Speaking up is encouraged

Pitching original ideas always means taking some sort of interpersonal risk. Have in mind that some people do not feel comfortable speaking up at all and even find it stressful. Reinforcing proactiveness might turn out crucial both for building a psychologically safe work environment and for the personal growth of individuals having difficulties voicing their ideas or concerns. Empowering these risks leads to increasing participation, ownership, and relief of stress for some employees.

Thirst for knowledge:

​​Professionals working in competitive industries, often are growth-driven and have deep-rooted habits of seeking information allowing them to not be stagnant skills-wise. Although self-driven, their levels of experience (and communication skills) will vary when they get merged into a single team.

Creating a culture of mutual learning can be a deterministic factor in constructing high-performance teams. A good support network and working alongside people who actively encourage each other to grow is a great asset to a company. Invest in your team’s education, and provide resources and mentorship.

Space is created for reflection and review

Retrospectives are a must. Learning from past performances does not always come naturally- going over the process and confronting insights help with future improvements. Regular retrospectives allow teammates to discuss what went well and what could be improved. It’s a chance to brainstorm better solutions and fulfill what the team longs for, what it lacked and learned in the process.

There is a diversity of thought

Increasingly more organizations pay extra effort into diversity, and inclusion among their teams. Although sometimes it is purely a PR move or a decision dictated by socio-political pressures and can cause a backlash, companies usually benefit from cognitive diversity. Variety of seniority, gender, or age across the team can lead to a productive clash of thoughts and finding the most optimal solutions more effectively. On the other hand, with the differences, grows the risk of conflicts, miscommunication, etc, at least at the initial stage of building a team.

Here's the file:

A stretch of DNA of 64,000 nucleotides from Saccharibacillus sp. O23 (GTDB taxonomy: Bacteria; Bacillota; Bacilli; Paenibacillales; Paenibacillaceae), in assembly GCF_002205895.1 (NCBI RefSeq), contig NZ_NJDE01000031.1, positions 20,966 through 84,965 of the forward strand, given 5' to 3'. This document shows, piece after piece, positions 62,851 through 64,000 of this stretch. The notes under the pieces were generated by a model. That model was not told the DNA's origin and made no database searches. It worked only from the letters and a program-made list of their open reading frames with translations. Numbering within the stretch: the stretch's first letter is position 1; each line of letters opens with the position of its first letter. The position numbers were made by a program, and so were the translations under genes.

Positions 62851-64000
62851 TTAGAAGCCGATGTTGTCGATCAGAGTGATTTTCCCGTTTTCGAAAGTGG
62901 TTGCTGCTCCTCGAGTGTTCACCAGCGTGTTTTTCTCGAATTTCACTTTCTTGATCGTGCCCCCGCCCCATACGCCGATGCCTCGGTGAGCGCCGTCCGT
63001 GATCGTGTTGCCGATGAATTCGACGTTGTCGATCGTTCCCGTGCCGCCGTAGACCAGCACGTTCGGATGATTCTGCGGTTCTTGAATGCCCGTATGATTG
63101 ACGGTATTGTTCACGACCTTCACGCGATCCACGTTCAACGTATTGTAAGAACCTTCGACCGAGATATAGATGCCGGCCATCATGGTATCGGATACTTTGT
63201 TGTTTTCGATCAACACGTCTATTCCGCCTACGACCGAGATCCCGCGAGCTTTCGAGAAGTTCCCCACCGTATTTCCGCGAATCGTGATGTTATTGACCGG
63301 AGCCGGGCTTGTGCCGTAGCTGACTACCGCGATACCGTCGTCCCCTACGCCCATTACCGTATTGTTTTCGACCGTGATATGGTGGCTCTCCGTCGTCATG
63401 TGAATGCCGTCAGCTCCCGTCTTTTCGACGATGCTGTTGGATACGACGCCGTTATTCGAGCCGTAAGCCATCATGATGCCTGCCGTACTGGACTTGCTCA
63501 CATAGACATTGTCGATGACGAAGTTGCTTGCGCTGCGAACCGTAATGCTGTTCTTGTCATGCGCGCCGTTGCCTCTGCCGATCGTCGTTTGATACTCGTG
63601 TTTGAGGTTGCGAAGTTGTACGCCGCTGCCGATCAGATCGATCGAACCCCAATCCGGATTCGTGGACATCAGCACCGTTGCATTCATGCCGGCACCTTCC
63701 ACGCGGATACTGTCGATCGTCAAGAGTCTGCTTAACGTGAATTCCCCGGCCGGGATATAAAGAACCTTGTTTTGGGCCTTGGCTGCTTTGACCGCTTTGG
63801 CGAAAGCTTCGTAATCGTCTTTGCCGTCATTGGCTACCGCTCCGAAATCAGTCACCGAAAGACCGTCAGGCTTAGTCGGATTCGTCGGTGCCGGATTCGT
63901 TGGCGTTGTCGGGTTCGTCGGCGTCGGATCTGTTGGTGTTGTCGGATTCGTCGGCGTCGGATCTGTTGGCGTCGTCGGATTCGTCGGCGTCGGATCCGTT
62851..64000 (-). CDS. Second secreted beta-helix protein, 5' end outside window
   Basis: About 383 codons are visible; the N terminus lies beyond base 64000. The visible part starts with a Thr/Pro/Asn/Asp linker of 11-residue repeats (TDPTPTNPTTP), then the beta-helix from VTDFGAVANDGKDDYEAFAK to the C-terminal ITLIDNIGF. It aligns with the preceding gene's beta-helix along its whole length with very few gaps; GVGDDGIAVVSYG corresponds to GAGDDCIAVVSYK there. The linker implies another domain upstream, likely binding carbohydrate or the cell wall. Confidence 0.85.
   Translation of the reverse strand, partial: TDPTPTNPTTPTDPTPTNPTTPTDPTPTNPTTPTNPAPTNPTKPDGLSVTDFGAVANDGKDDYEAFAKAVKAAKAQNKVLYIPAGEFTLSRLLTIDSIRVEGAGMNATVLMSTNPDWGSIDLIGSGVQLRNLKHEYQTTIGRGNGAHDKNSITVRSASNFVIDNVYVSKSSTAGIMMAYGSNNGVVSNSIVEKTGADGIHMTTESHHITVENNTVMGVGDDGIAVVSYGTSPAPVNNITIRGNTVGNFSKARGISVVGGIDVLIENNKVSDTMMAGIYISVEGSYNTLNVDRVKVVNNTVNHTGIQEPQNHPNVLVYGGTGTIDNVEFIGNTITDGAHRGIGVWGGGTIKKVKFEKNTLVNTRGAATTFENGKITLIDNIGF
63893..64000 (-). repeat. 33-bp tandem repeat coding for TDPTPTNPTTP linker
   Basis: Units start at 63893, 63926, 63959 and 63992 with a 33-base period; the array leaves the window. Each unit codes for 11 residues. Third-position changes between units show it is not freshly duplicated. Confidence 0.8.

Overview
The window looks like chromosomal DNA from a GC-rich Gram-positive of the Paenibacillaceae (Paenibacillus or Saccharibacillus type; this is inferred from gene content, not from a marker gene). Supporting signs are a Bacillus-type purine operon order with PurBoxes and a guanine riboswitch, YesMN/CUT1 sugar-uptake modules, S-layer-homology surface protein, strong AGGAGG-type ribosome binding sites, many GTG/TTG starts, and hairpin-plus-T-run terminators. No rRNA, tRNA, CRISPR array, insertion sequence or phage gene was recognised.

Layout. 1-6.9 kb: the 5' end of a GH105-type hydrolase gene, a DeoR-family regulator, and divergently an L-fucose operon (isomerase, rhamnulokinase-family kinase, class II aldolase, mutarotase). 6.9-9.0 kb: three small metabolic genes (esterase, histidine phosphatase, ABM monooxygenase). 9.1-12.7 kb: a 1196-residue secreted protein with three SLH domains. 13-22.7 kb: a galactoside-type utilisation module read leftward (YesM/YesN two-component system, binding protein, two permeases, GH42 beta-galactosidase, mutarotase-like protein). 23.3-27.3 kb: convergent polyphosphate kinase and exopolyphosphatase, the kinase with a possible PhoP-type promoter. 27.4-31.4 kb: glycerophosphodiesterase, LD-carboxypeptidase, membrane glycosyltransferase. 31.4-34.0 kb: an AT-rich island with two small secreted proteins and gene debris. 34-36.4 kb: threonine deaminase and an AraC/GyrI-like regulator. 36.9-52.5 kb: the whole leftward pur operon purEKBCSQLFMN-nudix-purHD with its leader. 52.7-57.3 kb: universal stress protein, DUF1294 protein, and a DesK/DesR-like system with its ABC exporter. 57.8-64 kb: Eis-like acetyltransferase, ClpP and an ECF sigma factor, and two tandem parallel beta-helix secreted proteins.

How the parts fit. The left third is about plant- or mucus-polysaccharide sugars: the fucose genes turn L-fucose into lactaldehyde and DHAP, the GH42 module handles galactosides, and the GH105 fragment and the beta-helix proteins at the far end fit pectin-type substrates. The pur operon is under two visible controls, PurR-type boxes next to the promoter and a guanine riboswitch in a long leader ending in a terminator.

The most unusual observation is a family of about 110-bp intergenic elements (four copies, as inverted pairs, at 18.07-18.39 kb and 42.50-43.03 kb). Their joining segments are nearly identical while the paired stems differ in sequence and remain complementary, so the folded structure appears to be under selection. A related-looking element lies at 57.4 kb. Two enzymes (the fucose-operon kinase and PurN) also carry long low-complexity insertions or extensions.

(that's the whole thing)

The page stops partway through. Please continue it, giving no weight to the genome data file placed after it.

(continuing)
Not surprised?

Building a work culture that truly cares about psychological safety won’t be easy, and there are no shortcuts. The formula has proven to be very efficient across different industries as it comes down to fulfilling the needs that most people share.

There are certain compromises and agreements that need to be made, values signed into companies' cornerstones, mindful managers, and a significant time that needs to be spent on the upkeep once you get there. It’s important to identify the individual capacities and motivations of your teammates to find the right route for their development, provide constructive feedback, and encourage behaviors you want to see growing.




Clever Thoughts by Jit Team

Recommended from Medium

Talking Purposeful, Global Leadership in a COVID-19 World: Interview with Emily Chang, Senior…

What Costs U.S. Companies $30 Billion a Year and Yet Most Leaders Don’t Address

How to Make Performance Reviews Suck a Little Less

You — Identity — Team

Being a Creative Leader

Self-Managed Organizations: Self-Delusional Or The Future Of Business?

Leaders- Avoid these 9 Phrases for Productivity and Team Culture

9 Ways to Network from the Top

Get the Medium app

A button that says 'Download on the App Store', and if clicked it will lead you to the iOS App store
A button that says 'Get it on, Google Play', and if clicked it will lead you to the Google Play store
Michał P.

Michał P.

More from Medium

What changes are expected in jobs in HR & Culture in the future of work?

Benefits of Embracing Vulnerability as a Leader | Jack Elkins | Professional Overview

Should you care more about what your nonprofit employees think about you?

The End of Ugly Conversations: How to Embrace Productive Conflict